Therefore, if anyone is in Christ, he is a new creation; the old has gone, the new has come! (2 Corinthians 5:17).
It was a specific softball bat that I especially wanted that Christmas, and I had spent considerable time in the store checking it over for weight, balance and the like. Perfection…
A couple days after Christmas, I was out in the alley taking some practice swings, one of those balmy winter days when the snow had melted, everything was wet, and you could almost delude yourself into thinking, “By the weekend we’ll get a pick-up game of softball going…”
I so much wanted to hit something, anything, with my new bat, and even though I knew better, I picked up a rock and took that smooth stroke that sent it sailing high into the sky and landing in a nearby prairie.
No, I didn’t break any windows or put out anyone’s eye. But when I looked at the barrel of the bat, a wooden bat because aluminum had not yet been discovered when I was a kid, there was a deep gouge right above the label. My new bat…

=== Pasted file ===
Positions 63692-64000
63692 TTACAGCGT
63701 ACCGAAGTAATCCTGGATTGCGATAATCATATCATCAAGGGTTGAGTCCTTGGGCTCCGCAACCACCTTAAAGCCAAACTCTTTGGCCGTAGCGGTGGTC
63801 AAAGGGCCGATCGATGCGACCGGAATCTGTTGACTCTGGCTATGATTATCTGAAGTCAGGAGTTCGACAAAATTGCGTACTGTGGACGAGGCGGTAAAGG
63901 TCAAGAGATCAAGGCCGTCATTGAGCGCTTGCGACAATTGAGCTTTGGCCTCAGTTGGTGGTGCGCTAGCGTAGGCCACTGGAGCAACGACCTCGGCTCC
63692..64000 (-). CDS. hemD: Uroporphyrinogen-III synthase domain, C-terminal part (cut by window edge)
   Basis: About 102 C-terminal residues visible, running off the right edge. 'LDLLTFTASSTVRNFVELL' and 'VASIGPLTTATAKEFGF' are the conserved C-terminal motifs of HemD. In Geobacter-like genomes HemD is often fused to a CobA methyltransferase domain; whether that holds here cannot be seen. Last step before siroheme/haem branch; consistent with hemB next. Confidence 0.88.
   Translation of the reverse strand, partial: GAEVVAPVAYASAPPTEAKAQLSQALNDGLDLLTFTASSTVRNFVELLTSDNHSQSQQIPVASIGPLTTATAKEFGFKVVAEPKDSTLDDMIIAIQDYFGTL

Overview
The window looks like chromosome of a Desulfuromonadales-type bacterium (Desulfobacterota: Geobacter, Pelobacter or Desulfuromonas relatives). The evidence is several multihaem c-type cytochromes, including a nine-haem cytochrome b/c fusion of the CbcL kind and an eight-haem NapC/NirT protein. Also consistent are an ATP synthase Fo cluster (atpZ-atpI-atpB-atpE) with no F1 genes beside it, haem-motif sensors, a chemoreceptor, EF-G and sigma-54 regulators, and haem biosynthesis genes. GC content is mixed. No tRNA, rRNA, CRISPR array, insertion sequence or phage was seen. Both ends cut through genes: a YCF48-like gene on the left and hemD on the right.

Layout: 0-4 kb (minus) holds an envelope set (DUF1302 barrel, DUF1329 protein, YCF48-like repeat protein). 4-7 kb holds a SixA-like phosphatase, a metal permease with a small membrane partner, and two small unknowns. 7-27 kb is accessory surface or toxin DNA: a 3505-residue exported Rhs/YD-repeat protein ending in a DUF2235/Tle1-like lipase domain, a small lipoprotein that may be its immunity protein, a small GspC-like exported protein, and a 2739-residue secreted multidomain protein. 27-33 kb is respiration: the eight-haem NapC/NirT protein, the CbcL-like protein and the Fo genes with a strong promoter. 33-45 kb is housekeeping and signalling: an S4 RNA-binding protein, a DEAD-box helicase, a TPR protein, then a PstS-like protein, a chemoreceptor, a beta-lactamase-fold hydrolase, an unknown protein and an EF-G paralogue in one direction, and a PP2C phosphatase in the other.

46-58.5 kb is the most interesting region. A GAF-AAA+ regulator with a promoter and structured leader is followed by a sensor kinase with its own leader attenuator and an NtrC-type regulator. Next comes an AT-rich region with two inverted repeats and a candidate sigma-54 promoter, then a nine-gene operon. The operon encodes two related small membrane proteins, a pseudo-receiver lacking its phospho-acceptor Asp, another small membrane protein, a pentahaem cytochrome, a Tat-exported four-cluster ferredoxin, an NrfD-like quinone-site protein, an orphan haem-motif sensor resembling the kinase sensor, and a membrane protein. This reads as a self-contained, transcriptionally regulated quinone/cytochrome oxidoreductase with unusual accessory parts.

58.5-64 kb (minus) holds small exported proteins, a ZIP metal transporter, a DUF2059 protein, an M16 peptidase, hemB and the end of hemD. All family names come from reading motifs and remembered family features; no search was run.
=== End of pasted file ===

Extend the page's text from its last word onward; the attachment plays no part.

In a sinful world, nothing is “new”—sin and decay are all around us. But in Christ, St. Paul says, “we are a new creation.” And he emphasizes this in case we don’t get it: “The old has gone, the new has come!”
In our sinfulness, we’re used to it being the other way around: “The new has gone (never to return); the old has come, and you’re stuck with it!” But Luther tells us that Baptism “signifies that the Old Adam in us should, by daily contrition and repentance, be drowned and die with all sins and evil lusts and, again, a new man daily come forth and arise.”
May that Baptism promise be so for Jesus’ sake this New Year.
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